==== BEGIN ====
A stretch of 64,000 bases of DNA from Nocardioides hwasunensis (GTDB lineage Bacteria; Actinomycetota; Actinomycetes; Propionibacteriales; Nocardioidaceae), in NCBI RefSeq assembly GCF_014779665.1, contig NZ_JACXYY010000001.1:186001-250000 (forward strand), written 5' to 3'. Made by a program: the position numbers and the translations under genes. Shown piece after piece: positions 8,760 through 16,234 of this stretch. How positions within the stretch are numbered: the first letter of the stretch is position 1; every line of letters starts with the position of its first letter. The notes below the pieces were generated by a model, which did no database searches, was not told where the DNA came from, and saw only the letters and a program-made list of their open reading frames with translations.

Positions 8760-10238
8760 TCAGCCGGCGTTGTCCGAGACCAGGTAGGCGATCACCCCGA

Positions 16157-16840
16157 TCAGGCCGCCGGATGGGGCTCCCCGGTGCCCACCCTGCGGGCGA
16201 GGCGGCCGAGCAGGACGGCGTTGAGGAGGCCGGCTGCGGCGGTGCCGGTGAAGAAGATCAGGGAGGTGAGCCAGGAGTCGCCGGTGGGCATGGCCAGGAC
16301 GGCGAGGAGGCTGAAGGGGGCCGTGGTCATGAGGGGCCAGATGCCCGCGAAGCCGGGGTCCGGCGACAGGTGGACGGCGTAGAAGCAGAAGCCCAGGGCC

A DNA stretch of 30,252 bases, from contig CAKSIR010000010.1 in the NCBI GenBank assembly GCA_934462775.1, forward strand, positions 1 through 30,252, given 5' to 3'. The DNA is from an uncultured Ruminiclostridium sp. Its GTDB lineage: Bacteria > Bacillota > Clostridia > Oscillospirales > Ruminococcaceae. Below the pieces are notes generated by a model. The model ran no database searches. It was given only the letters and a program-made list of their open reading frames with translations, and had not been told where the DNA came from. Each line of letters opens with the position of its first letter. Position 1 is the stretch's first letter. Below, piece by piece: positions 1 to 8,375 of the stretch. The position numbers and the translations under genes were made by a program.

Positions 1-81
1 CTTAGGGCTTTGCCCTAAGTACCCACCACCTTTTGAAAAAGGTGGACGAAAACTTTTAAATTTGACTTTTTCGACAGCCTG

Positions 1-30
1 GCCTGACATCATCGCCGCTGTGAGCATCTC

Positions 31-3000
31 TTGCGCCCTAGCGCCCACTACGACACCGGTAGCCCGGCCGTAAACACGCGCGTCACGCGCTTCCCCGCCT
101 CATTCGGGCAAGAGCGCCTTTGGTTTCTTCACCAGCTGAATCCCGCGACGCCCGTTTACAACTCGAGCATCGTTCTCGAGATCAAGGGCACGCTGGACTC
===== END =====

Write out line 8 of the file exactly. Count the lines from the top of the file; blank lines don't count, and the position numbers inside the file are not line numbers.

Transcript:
A DNA stretch of 30,252 bases, from contig CAKSIR010000010.1 in the NCBI GenBank assembly GCA_934462775.1, forward strand, positions 1 through 30,252, given 5' to 3'. The DNA is from an uncultured Ruminiclostridium sp. Its GTDB lineage: Bacteria > Bacillota > Clostridia > Oscillospirales > Ruminococcaceae. Below the pieces are notes generated by a model. The model ran no database searches. It was given only the letters and a program-made list of their open reading frames with translations, and had not been told where the DNA came from. Each line of letters opens with the position of its first letter. Position 1 is the stretch's first letter. Below, piece by piece: positions 1 to 8,375 of the stretch. The position numbers and the translations under genes were made by a program.